How Seattle ‘shared parking’ proposal could help renters — even if you don’t drive

Rendering of the future parking garage entrance to 11th Ave’s under-construction Kelly Springfield building

With a push from Capitol Hill and the neighborhood’s seemingly insatiable appetite for parking, Seattle is moving forward with a plan that could create pools of shared parking in buildings across the city, reducing the need for developers to create large parking structures, and allowing more buildings to offer parking on the open market.

“If a building has unused parking stalls, we shouldn’t block them from renting those spaces out to someone who needs a place to keep their vehicle,” Mayor Tim Burgess said in the announcement of the legislation his office has sent to the City Council for consideration. “I hear complaints about the on-street parking crunch in our densest neighborhoods, and I’ve experienced it myself. It’s the reason I’m advancing this comprehensive package of parking options, ranging from making car share parking more available to changing parking requirements for income-restricted housing.”

Here are the details of the new proposal:

The proposed legislation establishes “flexible-use” parking to allow existing and future parking to be shared by short-term parking (shoppers), or long-term (commuters, residential car storage) parking associated with commercial or residential uses. Building owners would have the option to provide flexible-use parking, and they would be responsible for management of the spaces, including establishing any costs to rent them. Flexible-use parking would be allowed in Lowrise 3, Midrise, Highrise, and commercial and mixed use zones, and in garages in mixed-use development located in light rail station areas. No more than 145 flexible-use spaces would be allowed per lot. Currently, provisions for shared parking exist in the land use code, but only so owners can meet mandatory parking requirements.

As he wraps up his final days in office before the new Durkan administration moves in, shared parking has been on Burgess’s radar since 2015 when he supported a pilot program from Capitol Hill Housing to explore how smaller buildings could participate in the creation of shared parking pools on Capitol Hill. The pilot project included a partnership between CHH and the University of Washington Electrical Engineering Department to develop a cost-effective prototype data gathering system for estimating parking usage in small scale parking garages. $20,000 car-share company permit fees helped pay for the pilot.

Another parking innovation Burgess gave a nudge to along with the pilot did not move forward, however. SDOT and the City Council both pushed back against a plan that would have earmarked some on-street parking revenue for the neighborhood.

Though Capitol Hill streets now include stretches of 10 PM paid parking due to unbending demand, benefits of shared parking go beyond offering drivers more places to leave their cars. Parking costs “make up 10-20% of typical construction projects,” the city says. Those costs are, of course, passed along to renters.

Shared parking was championed by the Housing Affordability and Livability Agenda (HALA) Advisory Committee. The legislation is expected to come before the City Council in December.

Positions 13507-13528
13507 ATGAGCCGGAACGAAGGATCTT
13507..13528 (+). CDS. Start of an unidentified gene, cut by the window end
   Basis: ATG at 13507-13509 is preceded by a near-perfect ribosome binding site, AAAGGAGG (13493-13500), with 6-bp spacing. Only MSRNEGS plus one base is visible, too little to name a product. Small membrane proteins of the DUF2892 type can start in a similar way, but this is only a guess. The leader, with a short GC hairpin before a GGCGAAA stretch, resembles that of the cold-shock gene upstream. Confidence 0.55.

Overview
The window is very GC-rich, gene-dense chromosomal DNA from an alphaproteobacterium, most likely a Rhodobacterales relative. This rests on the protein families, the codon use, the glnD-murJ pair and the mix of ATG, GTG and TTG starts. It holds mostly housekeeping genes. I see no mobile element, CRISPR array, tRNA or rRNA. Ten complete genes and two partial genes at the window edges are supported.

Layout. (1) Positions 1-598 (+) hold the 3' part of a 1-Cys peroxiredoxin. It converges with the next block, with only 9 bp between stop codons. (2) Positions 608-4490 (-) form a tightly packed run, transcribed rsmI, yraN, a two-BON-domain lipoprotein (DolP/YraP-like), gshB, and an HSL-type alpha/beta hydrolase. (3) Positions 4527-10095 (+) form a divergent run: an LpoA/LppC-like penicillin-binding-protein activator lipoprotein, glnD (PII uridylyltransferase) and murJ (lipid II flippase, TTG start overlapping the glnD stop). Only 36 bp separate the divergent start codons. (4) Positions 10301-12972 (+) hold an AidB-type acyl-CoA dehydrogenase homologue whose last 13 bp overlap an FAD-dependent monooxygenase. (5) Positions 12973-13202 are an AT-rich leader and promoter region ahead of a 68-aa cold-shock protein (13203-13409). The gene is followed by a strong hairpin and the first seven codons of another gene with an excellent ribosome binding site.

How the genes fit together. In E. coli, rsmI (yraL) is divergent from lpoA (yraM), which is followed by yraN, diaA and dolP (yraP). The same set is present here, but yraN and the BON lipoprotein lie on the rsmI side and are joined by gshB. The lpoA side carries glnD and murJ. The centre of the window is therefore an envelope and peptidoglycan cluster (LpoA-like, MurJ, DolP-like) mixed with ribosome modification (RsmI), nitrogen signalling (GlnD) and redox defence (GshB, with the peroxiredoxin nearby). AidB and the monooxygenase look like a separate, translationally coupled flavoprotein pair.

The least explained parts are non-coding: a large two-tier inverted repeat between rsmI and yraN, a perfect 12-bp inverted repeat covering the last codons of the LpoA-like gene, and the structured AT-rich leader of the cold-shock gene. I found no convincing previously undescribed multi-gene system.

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7 thoughts on “How Seattle ‘shared parking’ proposal could help renters — even if you don’t drive

  1. So, currently, is the law such that an owner of, say, an apartment building is not allowed to rent out unused parking spaces? If so, that doesn’t make any sense at all, in part because it would dis-incentivize developers to include some parking in their new buildings.

    If owners are allowed to utilize (and make money on) all their parking spaces, that would mean that some car owners would choose to rent a space (if they can afford it), instead of trying to find a place on the street, and this in turn would free up some street places for those whose income is more limited.

    • Your second paragraph isn’t how things work.

      If a hot dog cart on the street gives away hot dogs, how many people are going to walk by that and go inside a restaurant to buy one?

    • Steven,
      Your point is very true. But the problem isn’t that nobody will pay for parking because there’s too much free street parking. Parking in neighborhoods is all dried up now due to meters needing to be paid until 10pm. And people aren’t using public parking in apt buildings, because it’s too expensive; nor are they coming back at 10pm either, because by then they’re home for the night. At least on Broadway, I think the city has dealt a big blow to some smaller businesses, especially less expensive restaurants.

    • @Steven L: If the lineup to get a free hot dog is long (or there is no street parking available), some people (those who can afford it) will go into the restaurant to buy the hot dog (or pay for parking in an apartment building).

    • The fact that many people are already renting parking spaces in apartment parking lots, both residents of such apartment building and those that are not, shows that there are plenty of people willing to pay to avoid the hassle of trying to find a free parking space on the street.

  2. There are plenty of times I haven’t gone out at all (to a bar, restaurant, etc) knowing parking would be a shitshow. I don’t want to pay more for an hour of parking than the drink I order plus tip. Downtown and Capitol Hill need to figure this out and it’s worth trying everything until something works.